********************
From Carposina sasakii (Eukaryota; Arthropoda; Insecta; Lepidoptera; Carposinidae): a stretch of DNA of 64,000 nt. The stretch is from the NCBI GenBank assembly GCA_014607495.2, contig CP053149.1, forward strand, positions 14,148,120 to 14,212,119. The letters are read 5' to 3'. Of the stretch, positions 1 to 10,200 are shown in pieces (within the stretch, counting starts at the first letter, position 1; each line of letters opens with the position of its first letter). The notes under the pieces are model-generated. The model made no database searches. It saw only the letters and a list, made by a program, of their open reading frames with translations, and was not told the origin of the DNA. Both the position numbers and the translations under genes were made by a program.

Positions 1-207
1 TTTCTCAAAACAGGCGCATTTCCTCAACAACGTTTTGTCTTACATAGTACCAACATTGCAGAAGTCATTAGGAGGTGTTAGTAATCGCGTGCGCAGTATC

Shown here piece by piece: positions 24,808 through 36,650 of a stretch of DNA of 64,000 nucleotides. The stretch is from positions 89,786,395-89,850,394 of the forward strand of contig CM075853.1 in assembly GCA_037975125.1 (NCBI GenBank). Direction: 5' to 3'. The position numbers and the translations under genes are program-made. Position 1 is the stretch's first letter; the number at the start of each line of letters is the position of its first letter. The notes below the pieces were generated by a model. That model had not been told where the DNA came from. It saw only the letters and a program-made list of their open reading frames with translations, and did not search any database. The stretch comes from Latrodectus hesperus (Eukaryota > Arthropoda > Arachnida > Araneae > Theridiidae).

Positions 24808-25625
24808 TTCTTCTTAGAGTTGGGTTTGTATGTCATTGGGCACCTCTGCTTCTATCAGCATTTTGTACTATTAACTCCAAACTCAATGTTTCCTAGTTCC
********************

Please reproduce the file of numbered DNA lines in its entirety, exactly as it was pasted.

From Carposina sasakii (Eukaryota; Arthropoda; Insecta; Lepidoptera; Carposinidae): a stretch of DNA of 64,000 nt. The stretch is from the NCBI GenBank assembly GCA_014607495.2, contig CP053149.1, forward strand, positions 14,148,120 to 14,212,119. The letters are read 5' to 3'. Of the stretch, positions 1 to 10,200 are shown in pieces (within the stretch, counting starts at the first letter, position 1; each line of letters opens with the position of its first letter). The notes under the pieces are model-generated. The model made no database searches. It saw only the letters and a list, made by a program, of their open reading frames with translations, and was not told the origin of the DNA. Both the position numbers and the translations under genes were made by a program.

Positions 1-207
1 TTTCTCAAAACAGGCGCATTTCCTCAACAACGTTTTGTCTTACATAGTACCAACATTGCAGAAGTCATTAGGAGGTGTTAGTAATCGCGTGCGCAGTATC

Shown here piece by piece: positions 24,808 through 36,650 of a stretch of DNA of 64,000 nucleotides. The stretch is from positions 89,786,395-89,850,394 of the forward strand of contig CM075853.1 in assembly GCA_037975125.1 (NCBI GenBank). Direction: 5' to 3'. The position numbers and the translations under genes are program-made. Position 1 is the stretch's first letter; the number at the start of each line of letters is the position of its first letter. The notes below the pieces were generated by a model. That model had not been told where the DNA came from. It saw only the letters and a program-made list of their open reading frames with translations, and did not search any database. The stretch comes from Latrodectus hesperus (Eukaryota > Arthropoda > Arachnida > Araneae > Theridiidae).

Positions 24808-25625
24808 TTCTTCTTAGAGTTGGGTTTGTATGTCATTGGGCACCTCTGCTTCTATCAGCATTTTGTACTATTAACTCCAAACTCAATGTTTCCTAGTTCC